Leahy: New Justice to Be Confirmed by August
The chairman of the Senate Judiciary Committee predicted Sunday that a new Supreme Court justice would be confirmed before Senators leave town for the August recess.
Sen. Patrick Leahy (D-Vt.) said he had already spoken with President Barack Obama about several possible successors to retiring Justice John Paul Stevens and that he expected the president would announce his pick “very soon.” Stevens, 89, announced Friday that he plans to retire from the court later this year.
“I think we’re going to hear it soon enough so we can wrap this up this summer,” Leahy said on NBC’s “Meet the Press,” adding that he was confident Stevens’ replacement would be in place by the start of the high court’s fall term.
“There’s no question,” said Leahy, whose panel will vet the nominee. “It would be irresponsible to do otherwise.”
How quickly Democrats could confirm Obama’s selection will hinge largely on the degree of cooperation they get from Republicans, who are already signaling that they could mount a stiffer resistance to this nominee than they did to Obama’s first high court pick, Sonia Sotomayor.
Although both Democrats and Republicans have said a filibuster of Stevens’ replacement nominee is unlikely, GOP Senators on Sunday refused to take the option off the table, at least until a nominee is announced. Republicans have sent a strong message that they want Obama to nominate a moderate to replace Stevens and would not welcome any candidate they believe to be an ideologue.
Judiciary ranking member Jeff Sessions (R-Ala.) pledged that Obama’s nominee would receive a fair hearing in committee, but would not rule out a filibuster.
“If the nominee is one who is so activist … then I think every power should be utilized to protect the Constitution,” he said.
Leahy said Obama had “made it very clear he is not looking for somebody who will represent just Democrats or just Republicans, but to represent Americans,” and criticized the suggestion of a filibuster.
“That’s a lazy person’s way out. The American people pay us and elect us to vote yes’ or no’ — not to vote maybe,'” he said.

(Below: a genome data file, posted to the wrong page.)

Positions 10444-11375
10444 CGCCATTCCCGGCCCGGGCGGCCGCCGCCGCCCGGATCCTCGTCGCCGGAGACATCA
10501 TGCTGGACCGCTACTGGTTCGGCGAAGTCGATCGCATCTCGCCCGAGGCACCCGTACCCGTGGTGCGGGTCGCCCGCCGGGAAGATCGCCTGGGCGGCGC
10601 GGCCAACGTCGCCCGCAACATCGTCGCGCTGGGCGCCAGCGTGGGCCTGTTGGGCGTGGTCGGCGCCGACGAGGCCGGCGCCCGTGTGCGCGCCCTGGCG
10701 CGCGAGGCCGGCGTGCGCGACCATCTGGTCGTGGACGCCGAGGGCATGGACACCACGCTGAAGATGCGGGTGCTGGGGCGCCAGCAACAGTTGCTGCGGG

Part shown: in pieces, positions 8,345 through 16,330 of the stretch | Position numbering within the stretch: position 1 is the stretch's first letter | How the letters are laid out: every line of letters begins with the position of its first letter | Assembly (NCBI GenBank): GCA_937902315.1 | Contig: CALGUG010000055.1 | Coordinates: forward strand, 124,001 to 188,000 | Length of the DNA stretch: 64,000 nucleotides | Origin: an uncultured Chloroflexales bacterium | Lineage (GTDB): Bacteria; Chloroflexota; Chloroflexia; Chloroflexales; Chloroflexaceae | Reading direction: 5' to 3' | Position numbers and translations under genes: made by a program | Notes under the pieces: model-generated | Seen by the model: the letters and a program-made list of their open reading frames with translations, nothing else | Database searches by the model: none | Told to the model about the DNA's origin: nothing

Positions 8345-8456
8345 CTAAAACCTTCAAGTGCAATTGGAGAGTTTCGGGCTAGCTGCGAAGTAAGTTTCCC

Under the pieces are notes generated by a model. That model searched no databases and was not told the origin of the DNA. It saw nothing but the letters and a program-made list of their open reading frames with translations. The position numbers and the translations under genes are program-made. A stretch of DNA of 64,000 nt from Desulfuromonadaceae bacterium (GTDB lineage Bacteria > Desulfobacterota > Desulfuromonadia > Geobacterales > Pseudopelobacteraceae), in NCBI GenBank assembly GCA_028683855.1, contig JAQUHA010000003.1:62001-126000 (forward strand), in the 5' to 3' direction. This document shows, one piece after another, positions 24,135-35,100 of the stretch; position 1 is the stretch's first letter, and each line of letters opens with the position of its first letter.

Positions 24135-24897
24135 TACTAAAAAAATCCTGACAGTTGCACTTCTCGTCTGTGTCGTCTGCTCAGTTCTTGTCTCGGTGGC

Speaking on ABC’s “This Week,” Senate Minority Whip Jon Kyl (R-Ariz.) said he didn’t believe the filibuster was likely to be employed unless there is “an extraordinary circumstance.” Kyl said that was the standard set by the “gang of 14” in 2005, the bipartisan group of Senators who broke an impasse over then-President George W. Bush’s stalled judicial nominees.
“If the president is not going to take it off the table, then I’m not going to take it off table, but think it can be avoided,” Kyl said of the filibuster.
Kyl said he would judge the nominee based on how he or she would approach cases; he wants to ensure the candidate would come to the bench without any “preconceived notions of how a case should be decided.” Kyl said it is critical that any future justice approach decisions impartially, and doesn’t come to the job with “an ideological position.”
Senate Democratic Conference Vice Chairman Charles Schumer (N.Y.), who sits on the Judiciary Committee, said he, too, wants a “mainstream” jurist who approaches the law fairly.
“What you want is someone who will follow the law, not make the law,” Schumer said.
Schumer said he wants a candidate who displays “legal excellence” and has the fortitude to influence a five-justice majority on the court. He said Chief Justice John Roberts has moved the court much “further to the right” than anyone could have predicted.
Still, Schumer predicted that Obama would not select an ideologue for the job.
“I think it’s just about a certainty that the president will nominate someone in the mainstream,” Schumer said.
Asked on “Fox News Sunday” what type of nominee he would consider filibustering, GOP Conference Chairman Lamar Alexander (Tenn.) said, “It’s premature to talk about that before we even have a nominee.”
But, Alexander added, “If the president picks someone from the fringe instead of someone from the middle or if he picks someone who applies heir feelings instead of applying the law, then that might be an extraordinary case where I can’t vote for that nominee.”
Alexander was one of nine Republicans who supported Sotomayor for the high court last year.
Also appearing on “Fox News Sunday,” Sen. Joe Lieberman (ID-Conn.) said he was “encouraged” by the idea that Obama could pick someone who is not a sitting judge, noting that all of the other eight justices came to the high court from appellate court judgeships. In part because of the upcoming midterm elections, Lieberman predicted that Obama would choose a consensus nominee.
“I would expect here that to avoid a conflict, the threat of a filibuster, a real knock-down, drag-out battle in an election year, that President Obama may also want to nominate a justice who has the kind of capability that he will feel comfortable with but will not have the kind of record, either on the court or off, that will provoke a filibuster,” he said.
Several names have already been floated as possible contenders for Stevens’ seat. Topping the list are Solicitor General Elena Kagan and federal appellate Judges Diane Wood and Merrick Garland and Homeland Security Secretary Janet Napolitano.
Leahy said he also thought a nominee outside the “judicial monastery” would add some valuable diversity to the court.
“I know he has several extraordinarily good names in front of him, any one of whom would make a good justice of the Supreme Court,” he said.